A longhorn beetle, a shield bug and a bark mantis – larger-than-life-sized and luminously colorful photographs by Levon Biss welcome visitors to the Zoological Museum. They guide the way into the new special exhibition, which revolves around insects and explores their diversity, their beauty and their significance in our everyday lives. Crickets and cicadas chirp inside the exhibition hall, and the sound of a fly buzzing by is heard now and again. Right at the entrance, an entire wide-ranging inventory of tiny creatures awaits on an illuminated table, inevitably raising the question: What makes an animal an insect in the first place?
Dispelling revulsion, highlighting beauty
The new special exhibition begins with the biology of insects, the metamorphoses they undergo, and their enormous array of shapes and colors. Antennae, mandibles, legs and wings in a multitude of variations convey an impression of the vast spectrum of functions and specializations that these characteristic body parts have. “The sight of insects seldom evokes outbursts of enthusiasm; exclamations of delight are rare,” says Isabel Klusman, the head of the museum and curator of the exhibition. “Our aim with the exhibition is to arouse fascination for these amazing, aesthetically beautiful, and marvelously unique animals.” One way of doing that is with the compound eye goggles on display, which visitors can don to view the world through the eyes of an insect.
Insects as friends, helpers – and pests
Insects aren’t just beautiful to behold, they also play a vital role in our everyday lives. As pollinators, they are instrumental in agriculture to helping fruit and vegetables grow. Visitors to the exhibition can try their hand at searching for nectar on an oversized sage flower and then carrying around pollen practically without being aware of it. Some insects produce natural resources such as honey or silk. Others destroy harmful insects or enhance soil fertility as ground dwellers. And last but not least, insects are an important food source for a wide array of vertebrates.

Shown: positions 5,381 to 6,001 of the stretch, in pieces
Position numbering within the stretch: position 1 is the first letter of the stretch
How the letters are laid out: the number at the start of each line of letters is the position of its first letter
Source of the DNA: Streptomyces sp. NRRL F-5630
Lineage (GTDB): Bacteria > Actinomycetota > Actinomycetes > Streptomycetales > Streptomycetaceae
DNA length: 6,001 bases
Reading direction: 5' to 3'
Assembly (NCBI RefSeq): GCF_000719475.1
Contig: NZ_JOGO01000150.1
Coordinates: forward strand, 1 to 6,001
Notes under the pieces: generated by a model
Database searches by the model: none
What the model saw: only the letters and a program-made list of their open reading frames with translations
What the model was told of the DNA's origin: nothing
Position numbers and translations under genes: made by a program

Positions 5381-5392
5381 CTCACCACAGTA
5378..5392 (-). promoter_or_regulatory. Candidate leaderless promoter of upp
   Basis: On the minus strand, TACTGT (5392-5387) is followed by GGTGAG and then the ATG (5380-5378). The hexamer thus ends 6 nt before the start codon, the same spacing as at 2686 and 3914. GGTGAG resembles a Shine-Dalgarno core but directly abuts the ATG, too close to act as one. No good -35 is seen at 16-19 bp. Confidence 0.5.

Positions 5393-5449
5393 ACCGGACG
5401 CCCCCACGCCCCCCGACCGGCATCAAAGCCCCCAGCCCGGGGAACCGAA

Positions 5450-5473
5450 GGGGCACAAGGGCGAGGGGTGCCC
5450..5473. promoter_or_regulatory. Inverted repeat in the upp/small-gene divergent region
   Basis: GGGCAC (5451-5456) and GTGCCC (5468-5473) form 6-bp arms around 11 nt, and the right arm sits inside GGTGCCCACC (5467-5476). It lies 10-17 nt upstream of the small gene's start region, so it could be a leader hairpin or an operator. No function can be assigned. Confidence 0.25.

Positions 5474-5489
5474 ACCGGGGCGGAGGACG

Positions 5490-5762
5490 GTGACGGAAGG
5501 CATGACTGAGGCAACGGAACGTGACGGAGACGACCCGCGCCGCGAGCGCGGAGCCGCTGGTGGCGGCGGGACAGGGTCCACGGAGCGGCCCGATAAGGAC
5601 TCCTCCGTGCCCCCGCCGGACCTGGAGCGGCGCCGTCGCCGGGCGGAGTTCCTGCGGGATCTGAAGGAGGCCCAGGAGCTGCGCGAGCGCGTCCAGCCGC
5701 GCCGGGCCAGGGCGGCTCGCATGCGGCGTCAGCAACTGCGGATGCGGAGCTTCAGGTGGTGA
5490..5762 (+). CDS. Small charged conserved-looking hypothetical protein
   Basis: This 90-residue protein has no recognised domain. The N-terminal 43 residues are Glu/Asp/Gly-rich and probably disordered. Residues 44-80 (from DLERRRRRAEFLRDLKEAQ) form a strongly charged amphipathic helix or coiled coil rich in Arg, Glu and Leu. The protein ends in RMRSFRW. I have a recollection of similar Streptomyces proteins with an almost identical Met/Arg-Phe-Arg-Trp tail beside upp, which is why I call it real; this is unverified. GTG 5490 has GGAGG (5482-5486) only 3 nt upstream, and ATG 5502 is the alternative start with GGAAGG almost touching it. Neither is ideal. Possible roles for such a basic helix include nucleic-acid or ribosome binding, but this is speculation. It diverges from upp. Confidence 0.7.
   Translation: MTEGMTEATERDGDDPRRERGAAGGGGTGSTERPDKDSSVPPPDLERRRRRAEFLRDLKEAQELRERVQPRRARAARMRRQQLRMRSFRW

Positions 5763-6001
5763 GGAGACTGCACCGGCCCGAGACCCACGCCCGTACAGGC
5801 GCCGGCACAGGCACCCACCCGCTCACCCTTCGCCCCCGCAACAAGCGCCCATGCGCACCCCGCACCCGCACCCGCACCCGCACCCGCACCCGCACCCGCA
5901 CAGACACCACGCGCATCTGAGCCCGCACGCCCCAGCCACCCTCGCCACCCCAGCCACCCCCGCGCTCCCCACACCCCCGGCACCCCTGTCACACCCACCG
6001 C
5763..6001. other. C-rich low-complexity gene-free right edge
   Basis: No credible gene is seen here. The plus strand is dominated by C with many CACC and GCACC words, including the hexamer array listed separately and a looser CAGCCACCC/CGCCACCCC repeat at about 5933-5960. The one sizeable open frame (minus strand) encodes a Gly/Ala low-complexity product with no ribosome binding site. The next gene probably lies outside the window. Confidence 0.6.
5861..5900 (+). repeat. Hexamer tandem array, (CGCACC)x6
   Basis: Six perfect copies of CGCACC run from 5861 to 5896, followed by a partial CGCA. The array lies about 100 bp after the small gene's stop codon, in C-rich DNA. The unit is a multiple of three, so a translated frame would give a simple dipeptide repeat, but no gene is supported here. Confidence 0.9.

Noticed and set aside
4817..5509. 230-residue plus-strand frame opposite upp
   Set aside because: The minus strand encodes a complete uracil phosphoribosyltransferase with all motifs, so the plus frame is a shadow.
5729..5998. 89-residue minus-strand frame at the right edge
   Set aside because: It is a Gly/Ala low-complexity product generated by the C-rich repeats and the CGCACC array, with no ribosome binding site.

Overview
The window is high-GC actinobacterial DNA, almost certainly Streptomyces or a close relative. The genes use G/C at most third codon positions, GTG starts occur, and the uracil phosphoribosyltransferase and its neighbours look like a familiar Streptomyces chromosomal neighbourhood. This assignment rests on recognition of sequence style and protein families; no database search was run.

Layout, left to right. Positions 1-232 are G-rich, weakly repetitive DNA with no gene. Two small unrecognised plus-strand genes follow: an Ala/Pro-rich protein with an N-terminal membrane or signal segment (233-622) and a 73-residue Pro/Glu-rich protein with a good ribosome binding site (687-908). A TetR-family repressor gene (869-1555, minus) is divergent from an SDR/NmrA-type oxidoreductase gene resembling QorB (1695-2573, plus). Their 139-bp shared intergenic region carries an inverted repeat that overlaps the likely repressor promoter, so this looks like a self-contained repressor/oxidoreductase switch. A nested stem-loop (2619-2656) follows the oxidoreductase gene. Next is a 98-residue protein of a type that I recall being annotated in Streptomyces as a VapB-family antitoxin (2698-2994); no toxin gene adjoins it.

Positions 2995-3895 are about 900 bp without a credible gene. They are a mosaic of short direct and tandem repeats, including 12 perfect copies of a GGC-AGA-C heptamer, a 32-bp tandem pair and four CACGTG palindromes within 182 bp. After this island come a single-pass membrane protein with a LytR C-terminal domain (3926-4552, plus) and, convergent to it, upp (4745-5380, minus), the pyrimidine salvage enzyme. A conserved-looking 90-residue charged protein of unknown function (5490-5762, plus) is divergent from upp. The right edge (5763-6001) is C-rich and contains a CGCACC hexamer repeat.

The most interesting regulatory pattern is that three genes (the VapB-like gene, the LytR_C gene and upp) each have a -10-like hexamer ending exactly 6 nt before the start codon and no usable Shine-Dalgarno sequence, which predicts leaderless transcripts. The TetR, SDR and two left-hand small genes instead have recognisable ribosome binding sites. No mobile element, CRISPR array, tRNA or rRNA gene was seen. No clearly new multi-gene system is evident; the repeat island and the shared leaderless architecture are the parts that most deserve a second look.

Insects can, however, also act as harmful pests by infesting crops, food stocks, fabrics or wood, or by transmitting pathogens to plants, animal and humans. Which pests occur and where? How are they combated? And what consequences do those countermeasures have for our environment? The exhibition visualizes and explains in detail four habitats for pests: Farms, gardens, homes and humans. Insect research projects by the University of Zurich, the Swiss Federal Institute for Forest, Snow and Landscape Research, and the Research Institute for Organic Agriculture are also presented at different points of the exhibition.
Insect population teetering
Finally, a large area of the exhibition is devoted to the much discussed problem of insect population decline, which is visually allegorized by a tottering rolling chest of drawers of the kind typically used to store insect collections. A diverse assemblage of beetles, butterflies, bugs and grasshoppers still populate the sliding drawers, but they aren’t doing particularly well in this teetering position. There is scientific consensus on the evident trend toward insect loss and the catastrophic consequences for our ecosystem. The exhibition delivers a wealth of alarming facts on this topic.
“The situation is grave,” says Dr. Klusman. “Changing something so that the situation at least doesn’t worsen requires actions on multiple levels on the part of researchers, policymakers, and each and every one of us.” The exhibition also provides simple tips on how to adjust everyday behavior habits in your garden, on your balcony, in your home or when shopping. Although that cannot reverse the decline of the insect population, it perhaps may slow it to some extent.
Special exhibition: “Insects – Essential to Life!”
Zoological Museum of the University of Zurich
Karl-Schmid-Strasse 4, 8006 Zurich
11 December 2018 to 30 June 2019
Tue-Sun, 10am-5pm, free admission